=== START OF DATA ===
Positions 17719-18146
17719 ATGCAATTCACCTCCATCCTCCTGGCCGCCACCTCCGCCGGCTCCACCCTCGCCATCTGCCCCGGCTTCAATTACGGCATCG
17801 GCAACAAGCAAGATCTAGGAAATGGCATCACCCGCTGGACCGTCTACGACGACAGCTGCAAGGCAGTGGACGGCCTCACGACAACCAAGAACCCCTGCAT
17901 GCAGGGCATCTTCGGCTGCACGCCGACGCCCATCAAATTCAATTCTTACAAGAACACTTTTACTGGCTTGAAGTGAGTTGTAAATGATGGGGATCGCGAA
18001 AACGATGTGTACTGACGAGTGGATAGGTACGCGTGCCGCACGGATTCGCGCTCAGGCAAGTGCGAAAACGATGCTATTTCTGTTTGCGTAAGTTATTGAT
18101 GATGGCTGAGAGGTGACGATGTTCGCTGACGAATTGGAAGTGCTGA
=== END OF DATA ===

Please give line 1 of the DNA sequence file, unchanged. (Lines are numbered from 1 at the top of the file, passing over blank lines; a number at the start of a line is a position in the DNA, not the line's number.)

Positions 17719-18146